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I would like to chime in here....I have very weak legs...always have...I had a pair of Scubapro Jet fins back in the day and my legs would be dying after 5-10 minutes....then I went to Mares Quattro and they were better but still way too stiff for me...I also had Atomic split fins....I liked those....then I tried force fins...and they remind me of pedaling a bike in first gear....but now I wasn't tired anymore and my legs were cramping....then I wanted something with a little more power...now came ion the FF pro....Now I was pedaling in 2nd-3rd gear.....even better....next I bought the ones that had the thrusters on the sides.....now I was pedaling in 3rd-4th gear....however people like the OP could swim circles around me even if I had a DPV...LOL Anyway for me the benefit of the FF was less cramping, less exhaustion, less air consumption and it made my dives way more enjoyable...I literally just ordered another pair of FFpro to travel within waiting for them to arrive
 

scubadada

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Excellerating Force Fins vs. Dive Rite XTs

I've had a pair of FF Pros for a long time, believe I got them pretty cheap off Scuba.com back in the day. They never really made the grade, perhaps I will have to give them another try next time I'm down in FL. I'm still diving XTs, perhaps the perfect fin for me.
 
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lowwall

lowwall

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ETA: I have seen commentary, that the FFs real benefit is not raw power, but the ability to allow users deliver solid power for extended periods with less fatigue.
i.e. distance = speed * time - pulling figures out of ....
If I can produce 75% of the speed for twice as long, with the same level of net fatigue then I have a 50% gain in distance traveled.
I was trying to see that effect, but equal low perceived effort resulted in equal lap times for the FF and the Go Sports. Maybe the lower effort is true for people who use a high cadence flutter kick, but I'm terrible at that.

To be honest, I was surprised at how normal everything felt. From reading reviews over the years, I thought they'd feel really odd and I'd need several dives to figure out if I could get along with them. On the contrary, within a few laps they just felt like a fin. Except maybe more comfortable.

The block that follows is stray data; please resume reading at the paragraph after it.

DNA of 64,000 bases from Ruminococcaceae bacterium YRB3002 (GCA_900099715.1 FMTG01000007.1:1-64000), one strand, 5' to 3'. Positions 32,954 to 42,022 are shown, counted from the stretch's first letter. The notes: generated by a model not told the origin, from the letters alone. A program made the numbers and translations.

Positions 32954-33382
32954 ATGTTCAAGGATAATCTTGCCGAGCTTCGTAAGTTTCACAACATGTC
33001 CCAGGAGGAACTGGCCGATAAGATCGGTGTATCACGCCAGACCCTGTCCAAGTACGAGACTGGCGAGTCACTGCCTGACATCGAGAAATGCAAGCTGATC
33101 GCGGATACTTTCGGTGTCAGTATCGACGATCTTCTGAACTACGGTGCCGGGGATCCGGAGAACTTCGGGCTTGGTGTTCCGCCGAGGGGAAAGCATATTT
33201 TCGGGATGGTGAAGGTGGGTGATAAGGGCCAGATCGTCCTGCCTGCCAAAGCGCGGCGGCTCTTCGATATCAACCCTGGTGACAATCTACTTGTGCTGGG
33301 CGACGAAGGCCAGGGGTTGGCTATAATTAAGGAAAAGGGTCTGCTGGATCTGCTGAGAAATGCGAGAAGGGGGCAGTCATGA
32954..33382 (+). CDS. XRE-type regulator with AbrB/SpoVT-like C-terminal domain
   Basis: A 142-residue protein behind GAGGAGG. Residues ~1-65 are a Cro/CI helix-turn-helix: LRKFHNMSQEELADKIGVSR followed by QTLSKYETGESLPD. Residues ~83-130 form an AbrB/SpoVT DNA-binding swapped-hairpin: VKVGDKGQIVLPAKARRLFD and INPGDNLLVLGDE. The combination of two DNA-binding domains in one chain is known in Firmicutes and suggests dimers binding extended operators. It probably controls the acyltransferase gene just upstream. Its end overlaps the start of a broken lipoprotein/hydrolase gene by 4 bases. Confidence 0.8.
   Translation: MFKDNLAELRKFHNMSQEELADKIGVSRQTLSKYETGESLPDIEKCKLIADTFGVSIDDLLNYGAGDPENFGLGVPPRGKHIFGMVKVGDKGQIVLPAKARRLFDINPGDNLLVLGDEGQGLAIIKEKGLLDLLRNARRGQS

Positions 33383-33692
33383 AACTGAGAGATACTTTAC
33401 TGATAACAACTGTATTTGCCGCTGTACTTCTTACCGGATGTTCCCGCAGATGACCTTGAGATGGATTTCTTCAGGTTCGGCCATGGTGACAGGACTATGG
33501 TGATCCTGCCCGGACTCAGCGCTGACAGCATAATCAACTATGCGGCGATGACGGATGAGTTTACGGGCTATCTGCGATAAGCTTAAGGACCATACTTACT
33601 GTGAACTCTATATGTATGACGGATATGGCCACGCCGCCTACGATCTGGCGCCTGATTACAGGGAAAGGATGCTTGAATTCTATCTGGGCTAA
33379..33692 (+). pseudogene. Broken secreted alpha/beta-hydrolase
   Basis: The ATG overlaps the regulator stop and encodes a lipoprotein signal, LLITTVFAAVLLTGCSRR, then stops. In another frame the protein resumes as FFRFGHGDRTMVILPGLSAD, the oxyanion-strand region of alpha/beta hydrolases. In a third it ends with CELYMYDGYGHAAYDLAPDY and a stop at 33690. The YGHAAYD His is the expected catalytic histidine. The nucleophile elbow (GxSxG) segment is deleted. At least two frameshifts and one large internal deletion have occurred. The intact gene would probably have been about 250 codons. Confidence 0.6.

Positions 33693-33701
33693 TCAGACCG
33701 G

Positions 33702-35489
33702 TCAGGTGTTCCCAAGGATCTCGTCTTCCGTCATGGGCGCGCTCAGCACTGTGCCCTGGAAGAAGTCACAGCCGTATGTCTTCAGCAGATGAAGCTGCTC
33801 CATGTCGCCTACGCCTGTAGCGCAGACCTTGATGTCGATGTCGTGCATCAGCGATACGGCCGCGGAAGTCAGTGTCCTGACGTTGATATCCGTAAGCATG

After a few dives, I am starting to suspect that more precise control is possible than any fin I've owned. So that's something to look forward to working on.

Bottom line, the highly awarded Go Sports don't do anything better than the Pro Force Fins and do some things worse, such as being a lot bulkier. I've given my Go Sports to my son. And while the FF don't have the ultimate power of my SuperChannels, I'm amazed at the amount of power they can put out given their relative size and weight. Diving isn't a race. I'll trade off some top end which I almost never use for comfort and convenience.
 

scubadada

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Hi @lowwall

And then there is the need for reserve power, when needed. I spend the majority of my time leisurely frog kicking with my XTs, expending very little energy. However, occasionally, on one of the SE FL wrecks, swimming across the reef or against a current pulling on or off the reef, considerable power is required for a short or prolonged period. My XTs give me all the power I can muster, not at all sure my FFs could do that. I have dived with a couple of folks in FL who rate the Scubapro Go Sports more highly than you do. I have not dived them. I will give my FF Pros another run.
 

Bob Evans

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20180926_111911.jpg
,kind of sounds like we cut the muster? Noticed the white bungee straps that were made over twenty years ago. So the pair of Force fins you tested were over 20 years old. I will say today's production in our Pennsylvania Plant brings the highest standards in our 40 year history. But thanks for your honest testing. I do appreciate.
 
https://www.shearwater.com/products/swift/